Free Access
Issue
A&A
Volume 639, July 2020
Article Number A80
Number of page(s) 7
Section Interstellar and circumstellar matter
DOI https://doi.org/10.1051/0004-6361/202037580
Published online 13 July 2020

© ESO 2020

1 Introduction

For decades, supernova remnants (SNRs) have been believed to be the main contributors to the Galactic CRs. The detection of γ-rays from a number of SNRs do confirm their ability to accelerate particles to high and very high energies. At the same time, the recent discoveries of γ-ray signals from representatives of other source populations, as well as the impressively precise measurements of primary and secondary CRs, indicate the need for modification of the standard paradigm of Galactic CRs. These data demand the existence of additional contributors to the Galactic CRs. In particular, there is growing evidence that the young star clusters constitute an important class of factories of Galactic CRs (Aharonian et al. 2019). In several such systems, namely the Cygnus cocoon (Ackermann et al. 2011; Aharonian et al. 2019), Westerlund 1 (Abramowski et al. 2012), Westerlund 2 (Yang et al. 2018), NGC 3603 (Yang & Aharonian 2017), and 30 Dor C (H.E.S.S. Collaboration 2015), extended γ-ray (from GeV to TeV) structures with hard energy spectra have been detected.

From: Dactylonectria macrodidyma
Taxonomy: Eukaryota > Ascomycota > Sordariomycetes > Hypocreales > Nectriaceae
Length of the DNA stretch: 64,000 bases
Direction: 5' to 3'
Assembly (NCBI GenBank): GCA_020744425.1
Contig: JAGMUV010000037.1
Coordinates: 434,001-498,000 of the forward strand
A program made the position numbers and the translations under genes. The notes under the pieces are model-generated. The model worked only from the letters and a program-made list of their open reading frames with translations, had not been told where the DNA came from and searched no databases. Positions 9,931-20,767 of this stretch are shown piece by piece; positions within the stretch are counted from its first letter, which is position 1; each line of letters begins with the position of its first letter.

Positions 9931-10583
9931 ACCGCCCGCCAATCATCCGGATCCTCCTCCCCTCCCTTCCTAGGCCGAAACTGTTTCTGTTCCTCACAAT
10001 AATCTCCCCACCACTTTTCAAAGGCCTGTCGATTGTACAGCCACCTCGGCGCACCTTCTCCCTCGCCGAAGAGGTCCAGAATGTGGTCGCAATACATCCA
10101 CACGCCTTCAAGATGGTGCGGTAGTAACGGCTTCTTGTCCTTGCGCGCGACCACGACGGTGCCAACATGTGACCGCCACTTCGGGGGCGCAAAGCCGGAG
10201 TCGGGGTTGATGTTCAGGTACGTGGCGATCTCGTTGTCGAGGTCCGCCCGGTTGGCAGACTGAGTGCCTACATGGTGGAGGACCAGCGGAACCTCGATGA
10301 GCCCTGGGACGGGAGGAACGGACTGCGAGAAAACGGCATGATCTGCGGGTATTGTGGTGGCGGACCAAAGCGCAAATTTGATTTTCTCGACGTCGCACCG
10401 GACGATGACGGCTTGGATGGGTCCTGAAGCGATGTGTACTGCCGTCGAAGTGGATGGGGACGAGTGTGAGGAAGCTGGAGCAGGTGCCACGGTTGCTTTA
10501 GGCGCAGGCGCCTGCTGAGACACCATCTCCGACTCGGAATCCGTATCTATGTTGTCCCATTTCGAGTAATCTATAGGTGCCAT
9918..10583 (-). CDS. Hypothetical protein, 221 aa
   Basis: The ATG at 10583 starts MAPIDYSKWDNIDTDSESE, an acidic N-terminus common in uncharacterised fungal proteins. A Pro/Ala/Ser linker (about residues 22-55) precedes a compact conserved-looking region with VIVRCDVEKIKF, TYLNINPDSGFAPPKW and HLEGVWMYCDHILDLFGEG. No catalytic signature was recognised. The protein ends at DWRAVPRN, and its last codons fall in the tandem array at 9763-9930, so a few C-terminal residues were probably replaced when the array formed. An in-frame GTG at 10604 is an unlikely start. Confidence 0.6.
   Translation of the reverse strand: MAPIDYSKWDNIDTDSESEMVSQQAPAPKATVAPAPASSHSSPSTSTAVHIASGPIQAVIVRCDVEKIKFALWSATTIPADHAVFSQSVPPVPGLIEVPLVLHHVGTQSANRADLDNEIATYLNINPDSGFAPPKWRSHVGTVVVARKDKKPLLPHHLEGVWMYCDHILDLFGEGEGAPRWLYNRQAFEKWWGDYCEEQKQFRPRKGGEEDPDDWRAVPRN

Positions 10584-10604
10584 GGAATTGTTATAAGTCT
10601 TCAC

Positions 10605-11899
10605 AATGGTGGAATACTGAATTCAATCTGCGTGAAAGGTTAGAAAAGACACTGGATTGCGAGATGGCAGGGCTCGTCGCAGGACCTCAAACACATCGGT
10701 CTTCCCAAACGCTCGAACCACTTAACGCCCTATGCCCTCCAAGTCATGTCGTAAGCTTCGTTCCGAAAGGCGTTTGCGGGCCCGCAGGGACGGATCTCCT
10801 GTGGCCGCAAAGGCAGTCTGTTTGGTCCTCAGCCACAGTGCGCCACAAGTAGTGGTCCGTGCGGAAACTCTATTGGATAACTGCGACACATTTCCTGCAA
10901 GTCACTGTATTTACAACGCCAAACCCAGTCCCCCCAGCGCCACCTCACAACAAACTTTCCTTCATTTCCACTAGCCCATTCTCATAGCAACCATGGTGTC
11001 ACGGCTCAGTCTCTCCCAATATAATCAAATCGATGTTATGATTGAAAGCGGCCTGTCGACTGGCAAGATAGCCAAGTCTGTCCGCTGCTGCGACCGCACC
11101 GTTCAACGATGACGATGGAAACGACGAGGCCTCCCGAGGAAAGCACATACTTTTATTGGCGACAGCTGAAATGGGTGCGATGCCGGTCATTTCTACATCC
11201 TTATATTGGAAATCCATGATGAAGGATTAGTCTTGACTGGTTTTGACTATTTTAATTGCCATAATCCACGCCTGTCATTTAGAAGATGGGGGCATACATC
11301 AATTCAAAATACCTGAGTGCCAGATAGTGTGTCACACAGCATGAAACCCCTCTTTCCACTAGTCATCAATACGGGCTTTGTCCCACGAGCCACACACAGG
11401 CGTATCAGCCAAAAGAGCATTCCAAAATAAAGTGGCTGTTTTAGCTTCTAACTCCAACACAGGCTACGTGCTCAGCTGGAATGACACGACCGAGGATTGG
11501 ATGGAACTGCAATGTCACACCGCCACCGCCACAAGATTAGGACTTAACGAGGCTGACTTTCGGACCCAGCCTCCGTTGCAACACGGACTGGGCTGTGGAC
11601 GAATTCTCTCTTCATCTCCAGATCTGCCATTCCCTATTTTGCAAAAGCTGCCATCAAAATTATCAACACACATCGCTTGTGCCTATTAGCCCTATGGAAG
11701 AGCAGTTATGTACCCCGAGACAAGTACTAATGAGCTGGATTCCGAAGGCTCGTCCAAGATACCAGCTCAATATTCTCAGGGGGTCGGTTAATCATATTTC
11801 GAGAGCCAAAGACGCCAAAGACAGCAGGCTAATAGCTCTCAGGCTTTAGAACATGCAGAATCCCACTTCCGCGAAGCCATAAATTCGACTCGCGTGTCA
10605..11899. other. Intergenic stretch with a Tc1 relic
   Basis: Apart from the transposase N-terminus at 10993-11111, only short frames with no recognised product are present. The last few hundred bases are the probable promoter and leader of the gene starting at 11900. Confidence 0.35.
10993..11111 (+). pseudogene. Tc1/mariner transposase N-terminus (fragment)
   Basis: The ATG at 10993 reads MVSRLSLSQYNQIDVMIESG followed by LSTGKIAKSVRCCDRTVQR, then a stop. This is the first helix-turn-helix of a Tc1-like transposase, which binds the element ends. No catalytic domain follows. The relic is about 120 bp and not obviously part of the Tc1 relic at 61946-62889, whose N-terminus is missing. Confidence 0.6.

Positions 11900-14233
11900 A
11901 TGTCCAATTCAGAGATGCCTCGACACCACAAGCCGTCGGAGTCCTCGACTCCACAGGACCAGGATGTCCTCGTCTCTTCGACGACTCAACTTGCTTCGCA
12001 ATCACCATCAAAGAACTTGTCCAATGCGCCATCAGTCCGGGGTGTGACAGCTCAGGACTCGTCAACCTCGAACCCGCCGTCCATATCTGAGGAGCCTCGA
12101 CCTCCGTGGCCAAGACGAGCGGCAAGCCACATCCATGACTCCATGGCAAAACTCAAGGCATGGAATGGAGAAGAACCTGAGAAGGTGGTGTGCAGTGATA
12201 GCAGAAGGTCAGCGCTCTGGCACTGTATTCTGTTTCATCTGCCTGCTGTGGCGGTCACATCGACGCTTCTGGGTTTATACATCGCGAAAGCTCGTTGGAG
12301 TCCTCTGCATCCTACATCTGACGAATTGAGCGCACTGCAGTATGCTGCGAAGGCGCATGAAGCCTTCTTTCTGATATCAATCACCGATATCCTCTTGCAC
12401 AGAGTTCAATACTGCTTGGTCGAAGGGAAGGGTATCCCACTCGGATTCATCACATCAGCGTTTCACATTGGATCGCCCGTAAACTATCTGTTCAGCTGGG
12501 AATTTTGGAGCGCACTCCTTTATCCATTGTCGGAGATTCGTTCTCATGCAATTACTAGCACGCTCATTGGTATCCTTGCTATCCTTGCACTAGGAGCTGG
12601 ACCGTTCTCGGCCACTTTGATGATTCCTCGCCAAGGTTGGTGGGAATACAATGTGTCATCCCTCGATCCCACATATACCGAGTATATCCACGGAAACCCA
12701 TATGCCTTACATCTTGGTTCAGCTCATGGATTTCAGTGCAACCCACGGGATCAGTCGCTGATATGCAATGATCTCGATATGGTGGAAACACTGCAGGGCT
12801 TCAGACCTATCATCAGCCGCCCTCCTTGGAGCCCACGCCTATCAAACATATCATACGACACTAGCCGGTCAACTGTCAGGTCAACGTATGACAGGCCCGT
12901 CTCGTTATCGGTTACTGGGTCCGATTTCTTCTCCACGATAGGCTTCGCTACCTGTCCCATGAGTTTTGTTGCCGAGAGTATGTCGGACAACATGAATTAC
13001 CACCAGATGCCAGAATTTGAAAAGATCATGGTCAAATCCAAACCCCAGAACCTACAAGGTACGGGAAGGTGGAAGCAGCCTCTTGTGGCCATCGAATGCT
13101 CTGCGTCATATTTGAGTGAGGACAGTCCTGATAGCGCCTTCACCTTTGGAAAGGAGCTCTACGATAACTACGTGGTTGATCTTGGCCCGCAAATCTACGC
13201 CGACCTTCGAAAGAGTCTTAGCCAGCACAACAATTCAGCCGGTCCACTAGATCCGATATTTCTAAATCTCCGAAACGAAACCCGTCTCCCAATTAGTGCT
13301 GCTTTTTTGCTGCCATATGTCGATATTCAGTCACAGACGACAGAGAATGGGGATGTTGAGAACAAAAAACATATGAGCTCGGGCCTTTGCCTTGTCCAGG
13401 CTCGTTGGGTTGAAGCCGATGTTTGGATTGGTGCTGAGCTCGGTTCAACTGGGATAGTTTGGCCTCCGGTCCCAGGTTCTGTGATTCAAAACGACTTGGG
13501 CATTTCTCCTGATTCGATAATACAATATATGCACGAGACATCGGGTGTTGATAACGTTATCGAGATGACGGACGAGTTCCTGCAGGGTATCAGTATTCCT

There are more than a dozen young star clusters that have not been explored so far in the γ-ray band (see, e.g., Portegies Zwart et al. 2010; Davies et al. 2012). One of the reasons is that most of such systems are located inside the Galactic plane, and thus cannot be resolved due to the crowded environments and the limited resolution of γ-ray telescopes. To this regard, the young star-forming region W40, located three degrees above the Galactic plane, is a unique target for γ-ray observations. The W40 complex is one of the nearest sites of massive star formation. The distance to W40 complex is 436.0 ± 9.2 pc derived from a parallax measurement with the VLBA (Ortiz-León et al. 2017). It is composed of a cold molecular cloud (Goss & Shaver 1970) with an area of approximately one square degree. Adjacent to this molecular cloud is a large blister H II region (Westerhout 1958; Vallee 1987) with a diameter of ~6′ and dynamical age of 0.19–0.78 Myr (Mallick et al. 2013). There is a dense stellar cluster within W40 in the IR maps of the Two Micron All Sky Survey (2MASS) and DENIS surveys (Reylé & Robin 2002). This cluster is dominated by four bright OB stars that are believed to be the primary excitation sources for the nearby H II region (Zeilik & Lada 1978; Smith et al. 1985; Shuping et al. 2012). Toward the ~20′ north-west to the W40 region in the Galactic coordinate, there is another star formation region. The young Serpens South cluster was found close to the center of this region (Gutermuth et al. 2008) and is marked in Fig. 1. This cluster consists of a large fraction of protostars, some of which blow out collimated molecular outflows (Nakamura et al. 2011). Nakamura et al. (2014, 2017); Shimoikura et al. (2018) suggested that the two regions might be physically connected based on molecular mapping observations. Initially, the star formation region was found in the W40 region, then the young Serpens South cluster was triggered to form in interaction with the expanding shell of the W40 H II region (Shimoikura et al. 2018). The velocity field around the two regions has a complex composition containing several distinct velocity components; the local standard of the rest velocity VLSR is roughly in the range of 0–15 km s−1 (Shimoikura et al. 2018).